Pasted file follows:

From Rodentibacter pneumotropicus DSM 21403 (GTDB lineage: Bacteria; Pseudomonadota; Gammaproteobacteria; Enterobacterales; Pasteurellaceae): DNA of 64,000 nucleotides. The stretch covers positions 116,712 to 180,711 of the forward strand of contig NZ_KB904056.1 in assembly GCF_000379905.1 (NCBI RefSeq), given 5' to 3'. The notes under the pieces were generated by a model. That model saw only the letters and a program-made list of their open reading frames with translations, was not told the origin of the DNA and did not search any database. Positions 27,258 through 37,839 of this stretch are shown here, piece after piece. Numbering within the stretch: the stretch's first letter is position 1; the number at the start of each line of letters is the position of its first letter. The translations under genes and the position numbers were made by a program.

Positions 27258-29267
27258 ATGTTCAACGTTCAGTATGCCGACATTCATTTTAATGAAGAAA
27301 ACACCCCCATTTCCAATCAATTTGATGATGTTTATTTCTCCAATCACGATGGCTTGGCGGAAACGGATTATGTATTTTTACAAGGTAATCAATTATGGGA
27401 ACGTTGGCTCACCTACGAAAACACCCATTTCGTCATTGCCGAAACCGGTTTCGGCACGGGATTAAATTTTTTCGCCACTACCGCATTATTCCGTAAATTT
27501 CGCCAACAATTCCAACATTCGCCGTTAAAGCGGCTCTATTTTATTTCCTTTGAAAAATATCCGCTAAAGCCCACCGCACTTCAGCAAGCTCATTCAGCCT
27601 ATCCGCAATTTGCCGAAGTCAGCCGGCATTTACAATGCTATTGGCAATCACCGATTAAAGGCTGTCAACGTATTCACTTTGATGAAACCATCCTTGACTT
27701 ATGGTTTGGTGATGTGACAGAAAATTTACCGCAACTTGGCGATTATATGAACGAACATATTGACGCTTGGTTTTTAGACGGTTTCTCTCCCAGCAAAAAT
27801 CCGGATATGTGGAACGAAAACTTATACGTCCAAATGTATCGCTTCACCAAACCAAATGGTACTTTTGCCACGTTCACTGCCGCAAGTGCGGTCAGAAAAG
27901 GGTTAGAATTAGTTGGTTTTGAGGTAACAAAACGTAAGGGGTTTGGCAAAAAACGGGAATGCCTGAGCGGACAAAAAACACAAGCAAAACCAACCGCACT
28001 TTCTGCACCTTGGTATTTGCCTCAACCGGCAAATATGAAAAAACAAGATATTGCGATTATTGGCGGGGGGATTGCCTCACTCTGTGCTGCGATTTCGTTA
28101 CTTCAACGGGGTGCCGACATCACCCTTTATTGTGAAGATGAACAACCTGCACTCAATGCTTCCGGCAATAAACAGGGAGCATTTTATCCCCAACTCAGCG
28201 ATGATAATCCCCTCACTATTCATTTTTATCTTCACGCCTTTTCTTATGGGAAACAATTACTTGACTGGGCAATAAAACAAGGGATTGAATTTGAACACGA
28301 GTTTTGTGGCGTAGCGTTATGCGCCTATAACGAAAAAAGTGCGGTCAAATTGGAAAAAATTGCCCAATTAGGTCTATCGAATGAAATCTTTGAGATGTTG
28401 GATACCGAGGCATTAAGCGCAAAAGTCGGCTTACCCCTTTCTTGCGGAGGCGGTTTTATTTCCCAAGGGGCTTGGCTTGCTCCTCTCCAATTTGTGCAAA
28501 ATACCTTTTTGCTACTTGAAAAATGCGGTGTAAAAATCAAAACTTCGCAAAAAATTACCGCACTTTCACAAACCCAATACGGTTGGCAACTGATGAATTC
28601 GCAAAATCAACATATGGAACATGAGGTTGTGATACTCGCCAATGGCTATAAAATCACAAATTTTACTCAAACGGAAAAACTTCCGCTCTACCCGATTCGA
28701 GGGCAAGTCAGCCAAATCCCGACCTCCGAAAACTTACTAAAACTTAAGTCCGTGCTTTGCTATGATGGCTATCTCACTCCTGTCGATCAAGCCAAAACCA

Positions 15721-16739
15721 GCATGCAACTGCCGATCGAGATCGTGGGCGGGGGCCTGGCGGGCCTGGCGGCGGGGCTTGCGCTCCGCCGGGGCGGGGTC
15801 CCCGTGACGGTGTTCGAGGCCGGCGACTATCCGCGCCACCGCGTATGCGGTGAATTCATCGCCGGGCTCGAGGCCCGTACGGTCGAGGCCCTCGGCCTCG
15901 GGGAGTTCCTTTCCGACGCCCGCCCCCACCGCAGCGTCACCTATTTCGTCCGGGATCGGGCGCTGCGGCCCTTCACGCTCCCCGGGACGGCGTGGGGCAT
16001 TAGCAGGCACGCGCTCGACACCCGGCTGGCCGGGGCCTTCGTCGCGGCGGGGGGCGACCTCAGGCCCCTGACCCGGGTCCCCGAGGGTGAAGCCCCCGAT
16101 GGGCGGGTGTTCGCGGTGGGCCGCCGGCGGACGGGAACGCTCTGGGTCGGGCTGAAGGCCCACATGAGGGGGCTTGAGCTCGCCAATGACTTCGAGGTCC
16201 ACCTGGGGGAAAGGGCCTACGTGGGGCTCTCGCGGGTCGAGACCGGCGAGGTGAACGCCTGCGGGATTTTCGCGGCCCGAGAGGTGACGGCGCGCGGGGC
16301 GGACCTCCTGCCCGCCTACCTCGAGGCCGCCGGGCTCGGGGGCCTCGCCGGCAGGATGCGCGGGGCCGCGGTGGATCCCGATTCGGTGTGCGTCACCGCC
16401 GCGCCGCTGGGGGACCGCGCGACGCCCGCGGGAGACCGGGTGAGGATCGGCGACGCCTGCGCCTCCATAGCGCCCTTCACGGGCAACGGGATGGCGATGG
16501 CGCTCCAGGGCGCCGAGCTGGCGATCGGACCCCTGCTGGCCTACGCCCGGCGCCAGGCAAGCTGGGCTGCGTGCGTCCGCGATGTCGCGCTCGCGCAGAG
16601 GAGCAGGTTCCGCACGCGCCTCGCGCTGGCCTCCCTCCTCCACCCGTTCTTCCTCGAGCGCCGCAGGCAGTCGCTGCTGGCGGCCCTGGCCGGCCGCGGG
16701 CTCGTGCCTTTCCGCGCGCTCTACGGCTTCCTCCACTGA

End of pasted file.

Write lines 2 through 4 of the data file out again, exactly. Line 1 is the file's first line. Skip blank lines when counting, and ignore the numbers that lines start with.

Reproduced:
Positions 27258-29267
27258 ATGTTCAACGTTCAGTATGCCGACATTCATTTTAATGAAGAAA
27301 ACACCCCCATTTCCAATCAATTTGATGATGTTTATTTCTCCAATCACGATGGCTTGGCGGAAACGGATTATGTATTTTTACAAGGTAATCAATTATGGGA